Memory Basics
SHWETA, Lecturer, Deptt. of IT, DTU
4. The computer loads the operating system(OS) from the
hard drive into the system's RAM. Generally, the critical parts
of the operating system are maintained in RAM as long as the
computer is on. This allows the CPU to have immediate access
to the operating system, which enhances the performance and
functionality of the overall system.
5. When you open an application, it is loaded into RAM. To
conserve RAM usage, many applications load only the
essential parts of the program initially and then load other
pieces as needed.
6. After an application is loaded, any files that are opened for
use in that application are loaded into RAM.
7. When you save a file and close the application, the file is
written to the specified storage device, and then it and the
application are purged from RAM.
Although memory is technically any form of electronic
storage, it is used most often to identify fast, temporary forms of
If your computer's CPU had to constantly access the hard drive to
retrieve every piece of data it needs, it would operate very slowly.
When the information is kept in memory, the CPU can access it much
more quickly. Most forms of memory are intended to store data
SHWETA, Lecturer, Deptt. of IT, DTU
Types of Memory
SHWETA, Lecturer, Deptt. of IT, DTU
SHWETA, Lecturer, Deptt. of IT, DTU
The bit size of a CPU tells you how many bytes of
information it can access from RAM at the same time.
For example, a 16-bit CPU can process 2 bytes at a time
(1 byte = 8 bits, so 16 bits = 2 bytes), and a 64-bit CPU
can process 8 bytes at a time.
Megahertz (MHz) is a measure of a CPU's processing
speed, or clock cycle, in millions per second. So, a 32-
bit 800-MHz Pentium III can potentially process 4 bytes
simultaneously, 800 million times per second (possibly
more based on pipelining)! The goal of the memory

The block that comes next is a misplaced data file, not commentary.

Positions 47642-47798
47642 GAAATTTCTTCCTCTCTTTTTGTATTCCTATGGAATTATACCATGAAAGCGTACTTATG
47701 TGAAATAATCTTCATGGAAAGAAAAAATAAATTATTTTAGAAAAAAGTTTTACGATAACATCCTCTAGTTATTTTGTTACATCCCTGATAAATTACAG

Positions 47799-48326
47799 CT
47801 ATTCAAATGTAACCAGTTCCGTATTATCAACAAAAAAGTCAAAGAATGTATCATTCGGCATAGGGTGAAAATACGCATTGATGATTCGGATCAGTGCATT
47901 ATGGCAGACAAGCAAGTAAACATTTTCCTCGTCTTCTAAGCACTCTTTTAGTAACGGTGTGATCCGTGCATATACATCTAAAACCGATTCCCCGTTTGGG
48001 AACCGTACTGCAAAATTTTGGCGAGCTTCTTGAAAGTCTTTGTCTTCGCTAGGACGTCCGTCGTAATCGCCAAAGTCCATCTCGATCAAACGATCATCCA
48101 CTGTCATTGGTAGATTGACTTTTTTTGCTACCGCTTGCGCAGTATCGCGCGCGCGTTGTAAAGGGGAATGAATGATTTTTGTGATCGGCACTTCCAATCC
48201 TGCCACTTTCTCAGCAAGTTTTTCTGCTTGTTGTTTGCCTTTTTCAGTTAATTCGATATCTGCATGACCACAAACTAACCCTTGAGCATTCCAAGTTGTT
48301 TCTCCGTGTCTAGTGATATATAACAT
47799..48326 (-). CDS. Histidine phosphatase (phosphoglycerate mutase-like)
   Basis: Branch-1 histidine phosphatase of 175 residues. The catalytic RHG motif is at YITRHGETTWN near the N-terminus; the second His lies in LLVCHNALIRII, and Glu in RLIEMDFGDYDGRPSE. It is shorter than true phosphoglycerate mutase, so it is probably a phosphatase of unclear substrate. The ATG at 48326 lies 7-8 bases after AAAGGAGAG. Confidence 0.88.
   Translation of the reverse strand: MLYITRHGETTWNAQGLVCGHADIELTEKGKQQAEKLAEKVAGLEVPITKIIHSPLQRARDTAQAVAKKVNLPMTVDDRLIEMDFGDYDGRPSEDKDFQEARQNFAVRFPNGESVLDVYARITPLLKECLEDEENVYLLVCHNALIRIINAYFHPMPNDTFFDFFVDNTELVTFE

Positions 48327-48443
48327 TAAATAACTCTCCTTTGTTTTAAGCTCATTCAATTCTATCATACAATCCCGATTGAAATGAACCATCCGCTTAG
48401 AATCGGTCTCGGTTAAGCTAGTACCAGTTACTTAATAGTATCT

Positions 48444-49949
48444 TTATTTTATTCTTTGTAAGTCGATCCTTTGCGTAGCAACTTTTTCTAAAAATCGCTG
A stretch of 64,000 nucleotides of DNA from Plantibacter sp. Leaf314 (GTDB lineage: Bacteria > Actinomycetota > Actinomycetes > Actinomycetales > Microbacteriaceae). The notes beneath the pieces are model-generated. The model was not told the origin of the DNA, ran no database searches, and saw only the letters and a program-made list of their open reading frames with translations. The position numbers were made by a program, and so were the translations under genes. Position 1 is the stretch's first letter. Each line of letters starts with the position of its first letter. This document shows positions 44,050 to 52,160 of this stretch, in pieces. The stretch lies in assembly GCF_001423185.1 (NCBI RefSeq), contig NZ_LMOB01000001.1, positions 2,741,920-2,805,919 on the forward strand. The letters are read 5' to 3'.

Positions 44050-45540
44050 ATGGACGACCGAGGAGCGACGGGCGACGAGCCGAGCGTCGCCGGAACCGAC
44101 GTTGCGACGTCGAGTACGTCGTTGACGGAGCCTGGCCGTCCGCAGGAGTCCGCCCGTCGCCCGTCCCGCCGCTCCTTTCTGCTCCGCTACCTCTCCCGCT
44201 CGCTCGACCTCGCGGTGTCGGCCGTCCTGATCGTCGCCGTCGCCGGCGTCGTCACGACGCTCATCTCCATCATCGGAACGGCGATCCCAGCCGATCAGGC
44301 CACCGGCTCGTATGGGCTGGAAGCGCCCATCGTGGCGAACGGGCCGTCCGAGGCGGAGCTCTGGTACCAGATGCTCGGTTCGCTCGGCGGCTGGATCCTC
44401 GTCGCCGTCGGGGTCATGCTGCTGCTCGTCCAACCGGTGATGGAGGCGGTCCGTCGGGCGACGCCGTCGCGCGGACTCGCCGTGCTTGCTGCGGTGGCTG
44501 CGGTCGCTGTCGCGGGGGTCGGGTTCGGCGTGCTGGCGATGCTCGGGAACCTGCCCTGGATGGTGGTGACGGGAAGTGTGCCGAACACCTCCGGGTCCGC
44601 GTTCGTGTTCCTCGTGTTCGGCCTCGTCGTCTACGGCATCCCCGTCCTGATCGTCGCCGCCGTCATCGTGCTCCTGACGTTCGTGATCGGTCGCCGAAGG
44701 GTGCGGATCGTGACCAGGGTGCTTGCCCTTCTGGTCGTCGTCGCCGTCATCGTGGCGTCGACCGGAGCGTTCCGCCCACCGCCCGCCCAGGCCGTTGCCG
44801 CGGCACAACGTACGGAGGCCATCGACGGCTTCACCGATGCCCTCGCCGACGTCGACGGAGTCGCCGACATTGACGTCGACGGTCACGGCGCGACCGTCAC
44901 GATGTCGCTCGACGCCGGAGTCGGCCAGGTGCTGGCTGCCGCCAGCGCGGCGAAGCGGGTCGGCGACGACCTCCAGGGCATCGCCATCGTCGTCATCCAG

system is to meet those requirements.
RAM: Random Access Memory
SHWETA, Lecturer, Deptt. of IT, DTU
These are of two types:
o Static RAM: made up of transistors; faster type of
o Dynamic RAM: made up of transistors and
capacitors; slower than SRAM
ROM: Read Only Memory
SHWETA, Lecturer, Deptt. of IT, DTU
Types of ROM:
1. Programmable ROM (PROM)
2. Erasable PROM (EPROM)
3. Electrically Erasable PROM (EEPROM)
4. Flash ROM
Secondary Storage
SHWETA, Lecturer, Deptt. of IT, DTU
Types of Secondary Storage (Permanent Memory)
1. Magnetic Devices
Magnetic Tapes
Magnetic Disks
2. Optical Devices
3. Magneto-Optical Devices
4. Solid State Devices
Cache Memory
SHWETA, Lecturer, Deptt. of IT, DTU
Caches are designed to alleviate this bottleneck by making the
data used most often by the CPU instantly available.
This is accomplished by building a small amount of memory,
known as primary or level 1 cache, right into the CPU. Level
1 cache is very small, normally ranging between 2 kilobytes
(KB) and 64 KB.
The secondary or level 2 cache typically resides on a memory
card located near the CPU. The level 2 cache has a direct
connection to the CPU. A dedicated integrated circuit on the
motherboard. Depending on the CPU, the size of the level 2
cache ranges from 256 KB to 2 megabytes (MB).
SHWETA, Lecturer, Deptt. of IT, DTU
Virtual Memory is the concept use in computer to run
large software on small RAM.
The concept of SWAPPING is used in virtual memory
to swap unused pages of software from RAM to Hard
disk and load required pages to keep the processing
in working state.